Streamlined GDS service standard removes need for ministerial tests

Digital agency publishes new 14-point checklist emphasising inclusion and cross-departmental services

Credit: House of Commons/PA Wire/PA Images

The Government Digital Service has published an updated and streamlined set of guidelines for government services, with a sharpened focus on inclusion – but no requirement for subjecting services to ministerial test.

The incoming Service Standard will take effect from 1 July and contains 14 conditions government services must meet in order to pass GDS assessment. 

It replaces the Digital Service Standard, an 18-point checklist that has been in place for four years – having itself replaced and refined the first iteration of the standard, which came into effect in 2014 and consisted of 26 points.

Five of the points on the latest version are more-or-less identical to ones featured on the outgoing standard: understand users and their needs; have a multidisciplinary team; use agile ways of working; iterate and improve frequently; and make new source code open.

In other cases, the new standard uses stronger or more definitive language.

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The incumbent standard requires developers to “understand security and privacy issues”, while the new rules asks that they “create a secure service which protects users’ privacy”.

The new service standard stipulates the need to “make sure that everyone can use the service”. Previously, the requirement was that developers sought to “encourage everyone to use the digital services”.

The existing requirement to “use open standards and common platforms” has, in effect, been replaced by “use and contribute to common standards, components and patterns”.

Point 12 of the outgoing rules – “make sure users succeed first time” – has similar intent as the fourth point of the new checklist: “make the service is simple to use. Meanwhile, “evaluate tools and systems” is changed to “choose the right tools and technology”.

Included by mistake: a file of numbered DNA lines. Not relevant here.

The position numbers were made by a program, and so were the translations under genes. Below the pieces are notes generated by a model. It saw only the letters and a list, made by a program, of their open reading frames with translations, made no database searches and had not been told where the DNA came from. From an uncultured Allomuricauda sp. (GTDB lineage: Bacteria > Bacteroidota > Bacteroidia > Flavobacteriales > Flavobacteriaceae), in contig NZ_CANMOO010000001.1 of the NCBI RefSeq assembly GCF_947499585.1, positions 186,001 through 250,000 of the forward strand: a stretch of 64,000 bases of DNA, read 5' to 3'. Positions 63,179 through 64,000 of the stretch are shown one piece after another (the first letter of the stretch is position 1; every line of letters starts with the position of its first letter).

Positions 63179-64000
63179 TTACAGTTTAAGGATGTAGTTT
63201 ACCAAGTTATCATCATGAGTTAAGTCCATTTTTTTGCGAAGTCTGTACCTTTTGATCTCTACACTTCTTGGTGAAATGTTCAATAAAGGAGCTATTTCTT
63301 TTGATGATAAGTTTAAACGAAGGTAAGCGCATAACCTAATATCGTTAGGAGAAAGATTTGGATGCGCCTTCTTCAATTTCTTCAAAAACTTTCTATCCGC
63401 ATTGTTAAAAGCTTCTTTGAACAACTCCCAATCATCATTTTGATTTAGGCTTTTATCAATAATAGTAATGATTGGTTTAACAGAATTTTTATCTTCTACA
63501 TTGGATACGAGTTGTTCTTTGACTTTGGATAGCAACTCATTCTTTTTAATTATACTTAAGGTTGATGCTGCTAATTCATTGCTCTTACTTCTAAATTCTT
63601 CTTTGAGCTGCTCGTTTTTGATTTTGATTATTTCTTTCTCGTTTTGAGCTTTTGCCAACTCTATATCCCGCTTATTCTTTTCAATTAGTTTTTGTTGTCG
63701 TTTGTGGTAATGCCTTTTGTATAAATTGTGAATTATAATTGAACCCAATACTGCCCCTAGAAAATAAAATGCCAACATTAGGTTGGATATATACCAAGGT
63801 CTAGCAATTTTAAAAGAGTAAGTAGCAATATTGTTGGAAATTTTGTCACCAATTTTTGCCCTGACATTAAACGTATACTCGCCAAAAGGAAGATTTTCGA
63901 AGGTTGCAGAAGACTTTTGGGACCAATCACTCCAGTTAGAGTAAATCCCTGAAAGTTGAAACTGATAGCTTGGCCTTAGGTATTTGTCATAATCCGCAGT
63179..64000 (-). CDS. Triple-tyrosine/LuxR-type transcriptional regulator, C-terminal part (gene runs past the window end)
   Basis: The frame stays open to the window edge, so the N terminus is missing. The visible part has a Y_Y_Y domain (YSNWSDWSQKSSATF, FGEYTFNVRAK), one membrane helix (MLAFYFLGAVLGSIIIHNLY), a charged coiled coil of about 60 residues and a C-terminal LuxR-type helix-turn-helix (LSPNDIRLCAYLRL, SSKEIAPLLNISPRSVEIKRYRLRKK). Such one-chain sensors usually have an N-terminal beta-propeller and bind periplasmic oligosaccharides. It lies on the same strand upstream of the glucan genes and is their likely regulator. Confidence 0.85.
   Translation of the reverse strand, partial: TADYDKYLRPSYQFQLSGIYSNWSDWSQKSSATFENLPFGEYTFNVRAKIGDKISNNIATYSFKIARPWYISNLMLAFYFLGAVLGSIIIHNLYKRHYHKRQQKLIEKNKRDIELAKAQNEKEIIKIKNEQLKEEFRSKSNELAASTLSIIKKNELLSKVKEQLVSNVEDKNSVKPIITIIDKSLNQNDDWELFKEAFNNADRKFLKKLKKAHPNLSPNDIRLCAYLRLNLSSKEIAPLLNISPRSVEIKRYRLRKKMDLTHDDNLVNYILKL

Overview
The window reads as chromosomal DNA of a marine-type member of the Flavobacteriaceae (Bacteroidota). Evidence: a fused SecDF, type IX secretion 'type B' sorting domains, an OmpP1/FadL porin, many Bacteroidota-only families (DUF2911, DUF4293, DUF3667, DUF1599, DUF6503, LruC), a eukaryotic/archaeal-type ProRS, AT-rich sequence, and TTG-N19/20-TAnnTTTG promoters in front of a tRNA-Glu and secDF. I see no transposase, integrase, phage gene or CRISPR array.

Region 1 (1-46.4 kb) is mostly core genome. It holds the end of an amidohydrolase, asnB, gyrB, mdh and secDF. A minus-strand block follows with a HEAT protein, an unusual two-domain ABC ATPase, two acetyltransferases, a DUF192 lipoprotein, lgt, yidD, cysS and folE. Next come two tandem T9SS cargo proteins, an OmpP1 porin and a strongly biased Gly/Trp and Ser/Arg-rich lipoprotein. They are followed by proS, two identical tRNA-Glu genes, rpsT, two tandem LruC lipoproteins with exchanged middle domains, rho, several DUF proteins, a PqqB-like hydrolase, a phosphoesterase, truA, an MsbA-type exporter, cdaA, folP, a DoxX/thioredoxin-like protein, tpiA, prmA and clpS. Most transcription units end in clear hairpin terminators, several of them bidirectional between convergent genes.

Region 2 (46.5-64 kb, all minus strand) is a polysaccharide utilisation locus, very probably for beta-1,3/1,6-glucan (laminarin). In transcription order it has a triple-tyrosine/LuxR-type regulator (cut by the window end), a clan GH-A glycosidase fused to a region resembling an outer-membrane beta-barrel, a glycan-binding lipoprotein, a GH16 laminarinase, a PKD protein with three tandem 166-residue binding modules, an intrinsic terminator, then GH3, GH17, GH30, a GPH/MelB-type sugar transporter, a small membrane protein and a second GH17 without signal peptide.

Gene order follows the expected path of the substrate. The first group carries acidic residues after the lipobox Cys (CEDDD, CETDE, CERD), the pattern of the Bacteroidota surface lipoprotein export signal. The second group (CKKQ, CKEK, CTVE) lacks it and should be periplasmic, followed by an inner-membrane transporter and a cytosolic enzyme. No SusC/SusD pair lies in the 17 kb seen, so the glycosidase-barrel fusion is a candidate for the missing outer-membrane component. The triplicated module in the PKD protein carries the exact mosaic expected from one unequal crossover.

In other cases, multiple rules have been condensed into one point.

The 2015 iteration dedicated three points to the need to collect, analyse, and report back on performance data. 

The incoming version implements “define what success looks like and publish performance data” as a single rule.

The new rules also require developers to “solve a whole problem for users”, “provide a joined-up experience across all channels”, and “operate a reliable service”, which seem to collectively replace several similar points of the outgoing guidelines.

One rule that has been excised is the stipulation that services must be tested by the relevant minister. The new standard no longer imposes an inviolable rule that services must meet with ministerial approval. However, the requirement for the use of agile methods does state that service teams ought to “make sure that the right people know what’s happening” and should, if appropriate, test the service with a minister or other “senior stakeholder”.


From 1 July, all services put forward to be assessed will be judged against the new standard. 

In a blog post announcing the updated rules, GDS’s content lead for service design and standards Stephen Gill, said that “at some point we think it makes sense for services that are already in progress to transition to the updated Service Standard” – but this is unlikely to be take place until sometime next year at the earliest, he added.

Gill said that a major consideration in the creation of the new standard was coming up with guidelines that would be useful for developers of citizen services across the wider public sector, as well as for those working on internal services.

“The standard might have started life as a tool for central government teams working on public-facing transactions, but now you can use it if you’re, say, working in a local authority – and we’ve made it easier to use with internal or non-transactional services too”, he said.

The GDS content lead said that another key aspect of the updated rules was that they are designed to be applied to “services that cut across departmental boundaries”. The Service Standard could also “help to solve an underlying policy problem”, he added.

But the new framework “isn’t a grand departure”, according to Gill.

“The vast majority of the underlying intent is the same,” he said. “We still care about things like building services iteratively, delivering value to users as quickly as possible, open-sourcing your code and using common platforms. And the trigger for assessments hasn’t changed: you’ll still need to come and talk about the digital service you’ve built, but you’ll be asked some extra questions about the wider landscape around it.”

GDS first announced that it was planning to revamp – and rebrand – the standard back in September 2017. By September 2018, the new standard was nearing a final draft and a blog from Gill revealed that the updated rules would be founded on the goal of designing end-to-end services and offering citizens “a joined-up experience across different channels”.


Sam Trendall

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